Companies and agencies are jointly profiting from an opportunistic clause in the EU’s Directive on temporary agency work, whose transposition into national law in the UK in October is already having a negative impact, reports IUF affiliate Unite.
To circumvent the requirement that after 12 weeks of continuous employment agency workers should enjoy equal access to pay and some, but not all, benefits – there is no equality of treatment when it comes to redundancy notice, redundancy pay or pension benefits – companies and agencies are working together to make these workers permanent employees… of the agency.
Under what is called the “Swedish derogation”, permanent employees of what are notionally temporary employment agencies are no longer considered to be temporary workers. In company-speak, the operation brings ‘synergies’ to the demand for ‘flexibility’. The real synergy provides the user enterprise with generous cost savings and allows the agencies to expand their colonization of the labour market.
At brewer Carlsberg, for example, Unite has had an understanding that agency labour in logistics would be limited to around 15% of the workforce. That percentage has been exceeded, but despite entering into discussions with the union on reviewing the situation, the company has instructed all its agencies to convert temporary workers on their payroll into “permanent employees”. At the same time, Carlsberg is seeking to entrench CBA language which would start new hires at 80% of the pay of longer-serving employees, moving to 90% after a year. Despite strong efforts by Unite to agree a further step up to 100% after two years’ work, Carlsberg has refused to reach agreement. The ‘synergy’ here is low pay rates for an increasing portion of the directly employed workforce and the institutionalized denial of equal terms and conditions for the growing army of agency workers.
“Derogation” has already become widespread in the retail sector. A spokesperson for supermarket giant Tesco told the Financial Times on October 24 that “The derogation is being used very widely across the economy by the agencies as a way of ensuring that agency work remains competitive and flexible. The approach has been recognised by the government, the British Retail Consortium and the CBI.” What is missing in this statement is the role of the agencies’ clients in encouraging and implementing the practice.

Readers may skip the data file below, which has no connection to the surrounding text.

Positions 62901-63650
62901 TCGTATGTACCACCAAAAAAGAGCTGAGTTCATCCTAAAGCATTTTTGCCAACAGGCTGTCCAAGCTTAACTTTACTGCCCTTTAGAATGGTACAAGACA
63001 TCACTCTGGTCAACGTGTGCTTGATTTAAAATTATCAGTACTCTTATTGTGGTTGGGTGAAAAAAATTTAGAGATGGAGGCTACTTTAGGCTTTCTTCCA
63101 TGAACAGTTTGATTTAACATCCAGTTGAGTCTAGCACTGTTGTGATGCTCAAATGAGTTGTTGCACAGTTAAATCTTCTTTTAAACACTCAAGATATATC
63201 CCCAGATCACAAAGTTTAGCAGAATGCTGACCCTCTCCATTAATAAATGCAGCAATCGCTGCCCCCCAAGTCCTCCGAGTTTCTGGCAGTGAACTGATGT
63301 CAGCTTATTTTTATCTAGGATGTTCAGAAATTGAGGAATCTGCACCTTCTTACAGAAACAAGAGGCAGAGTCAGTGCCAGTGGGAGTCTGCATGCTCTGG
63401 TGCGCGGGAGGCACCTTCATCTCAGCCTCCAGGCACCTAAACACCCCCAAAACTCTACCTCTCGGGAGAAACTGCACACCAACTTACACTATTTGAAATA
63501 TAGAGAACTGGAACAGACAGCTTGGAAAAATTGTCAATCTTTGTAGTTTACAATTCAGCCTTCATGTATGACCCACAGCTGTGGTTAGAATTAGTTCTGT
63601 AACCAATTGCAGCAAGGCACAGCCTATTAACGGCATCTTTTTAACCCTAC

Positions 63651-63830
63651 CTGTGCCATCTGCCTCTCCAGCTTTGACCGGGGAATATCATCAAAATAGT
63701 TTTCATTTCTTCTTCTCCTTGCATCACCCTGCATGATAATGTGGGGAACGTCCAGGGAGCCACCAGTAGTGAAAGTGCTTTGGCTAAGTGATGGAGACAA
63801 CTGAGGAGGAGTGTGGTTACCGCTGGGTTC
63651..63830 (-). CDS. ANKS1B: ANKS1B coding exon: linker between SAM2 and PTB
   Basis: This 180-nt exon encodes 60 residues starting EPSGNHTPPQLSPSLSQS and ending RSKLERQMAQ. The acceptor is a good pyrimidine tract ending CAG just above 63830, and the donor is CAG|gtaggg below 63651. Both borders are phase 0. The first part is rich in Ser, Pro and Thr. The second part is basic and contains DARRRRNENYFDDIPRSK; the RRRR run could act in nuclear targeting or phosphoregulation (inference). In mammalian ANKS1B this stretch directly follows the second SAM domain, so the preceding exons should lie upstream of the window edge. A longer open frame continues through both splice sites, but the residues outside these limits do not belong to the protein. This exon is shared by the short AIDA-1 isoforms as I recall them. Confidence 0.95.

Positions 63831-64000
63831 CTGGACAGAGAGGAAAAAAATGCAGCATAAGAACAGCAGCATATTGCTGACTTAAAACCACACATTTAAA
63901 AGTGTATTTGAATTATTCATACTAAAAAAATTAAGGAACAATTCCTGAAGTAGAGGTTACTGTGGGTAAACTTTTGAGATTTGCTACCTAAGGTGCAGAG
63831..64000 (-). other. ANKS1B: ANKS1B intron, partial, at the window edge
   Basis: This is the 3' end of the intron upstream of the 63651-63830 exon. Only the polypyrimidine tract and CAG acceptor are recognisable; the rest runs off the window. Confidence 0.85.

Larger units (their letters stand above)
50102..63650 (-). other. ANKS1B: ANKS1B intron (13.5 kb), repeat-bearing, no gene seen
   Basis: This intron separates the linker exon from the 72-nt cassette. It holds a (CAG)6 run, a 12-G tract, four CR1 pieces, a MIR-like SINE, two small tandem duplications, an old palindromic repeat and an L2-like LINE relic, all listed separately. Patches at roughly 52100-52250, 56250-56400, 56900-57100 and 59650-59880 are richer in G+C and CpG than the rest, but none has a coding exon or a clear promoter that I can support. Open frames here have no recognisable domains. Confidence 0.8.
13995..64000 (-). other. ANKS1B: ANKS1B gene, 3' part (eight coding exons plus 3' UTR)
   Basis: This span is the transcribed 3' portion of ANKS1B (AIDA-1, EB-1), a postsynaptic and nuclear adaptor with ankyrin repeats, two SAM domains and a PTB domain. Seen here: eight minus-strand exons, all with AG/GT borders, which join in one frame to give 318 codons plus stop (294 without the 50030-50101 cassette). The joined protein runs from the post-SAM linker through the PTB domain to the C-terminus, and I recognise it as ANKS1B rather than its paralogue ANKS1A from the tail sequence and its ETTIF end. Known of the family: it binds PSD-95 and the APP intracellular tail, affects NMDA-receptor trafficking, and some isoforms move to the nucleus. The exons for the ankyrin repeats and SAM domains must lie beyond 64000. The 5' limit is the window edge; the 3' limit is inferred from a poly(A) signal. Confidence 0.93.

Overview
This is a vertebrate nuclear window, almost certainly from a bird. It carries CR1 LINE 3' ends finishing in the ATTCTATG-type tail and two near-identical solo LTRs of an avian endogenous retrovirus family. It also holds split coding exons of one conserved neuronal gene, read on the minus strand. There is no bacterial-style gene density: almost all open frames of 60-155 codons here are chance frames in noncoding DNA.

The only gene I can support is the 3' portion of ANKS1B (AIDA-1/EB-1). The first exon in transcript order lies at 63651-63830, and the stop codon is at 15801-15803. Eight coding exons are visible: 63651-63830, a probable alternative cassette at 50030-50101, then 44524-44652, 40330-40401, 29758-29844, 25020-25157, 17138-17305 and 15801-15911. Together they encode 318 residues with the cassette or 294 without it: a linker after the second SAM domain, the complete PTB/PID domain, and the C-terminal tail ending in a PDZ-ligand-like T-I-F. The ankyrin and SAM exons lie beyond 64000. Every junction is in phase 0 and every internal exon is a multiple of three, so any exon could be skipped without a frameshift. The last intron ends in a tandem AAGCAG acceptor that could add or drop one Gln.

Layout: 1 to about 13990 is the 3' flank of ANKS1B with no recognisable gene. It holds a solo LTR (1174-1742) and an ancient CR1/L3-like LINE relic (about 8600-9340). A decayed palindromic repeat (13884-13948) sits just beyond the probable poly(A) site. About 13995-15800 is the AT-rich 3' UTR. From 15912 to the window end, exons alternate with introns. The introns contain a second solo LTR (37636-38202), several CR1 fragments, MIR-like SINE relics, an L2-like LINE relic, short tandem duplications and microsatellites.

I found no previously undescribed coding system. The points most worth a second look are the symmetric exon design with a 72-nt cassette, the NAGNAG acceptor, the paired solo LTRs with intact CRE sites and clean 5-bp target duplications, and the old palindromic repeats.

On October 26, the Financial times reported that one agency was moving 8,000 of its 25,000 temporary workers on to permanent contracts – including those working at a DHL operation supplying parts to a Jaguar Land Rover car assembly factory, where Unite members were being pressured to sign contracts giving them up to GBP 200 less per week!
And on October 31, a spokesperson for the Morissons supermarket chain told the JustFood internet food industry publication “”The recruitment agencies we work with have been considering how they will comply with this legislation for some time. They have proactively considered using this model or are already employing their workers. Through our network of agency suppliers, Morrisons will be offered temporary workers who may be employed by the recruitment agencies with contracts of employment referred to as Swedish Derogation.” The Morissons workers slated for “derogation” are employed in both logistics and food manufacturing.
With the growing tendency for companies to lock in two-tier agreements, temp workers who escape “derogation” will find the comparison against which equal treatment is measured is starter pay at or barely above the legal minimum, with few or no benefits.
Unite Food, Drink and Tobacco National Officer Jennie Formby says that “Agency work has traditionally been seen as a stepping stone to permanent work with the host company; these moves have created what will now probably be a permanent two-tier labour structure. The irony is that the regulation on agency work that we all looked forward to as a vehicle for improving the lot of precarious workers has in fact entrenched low pay and minimum conditions.”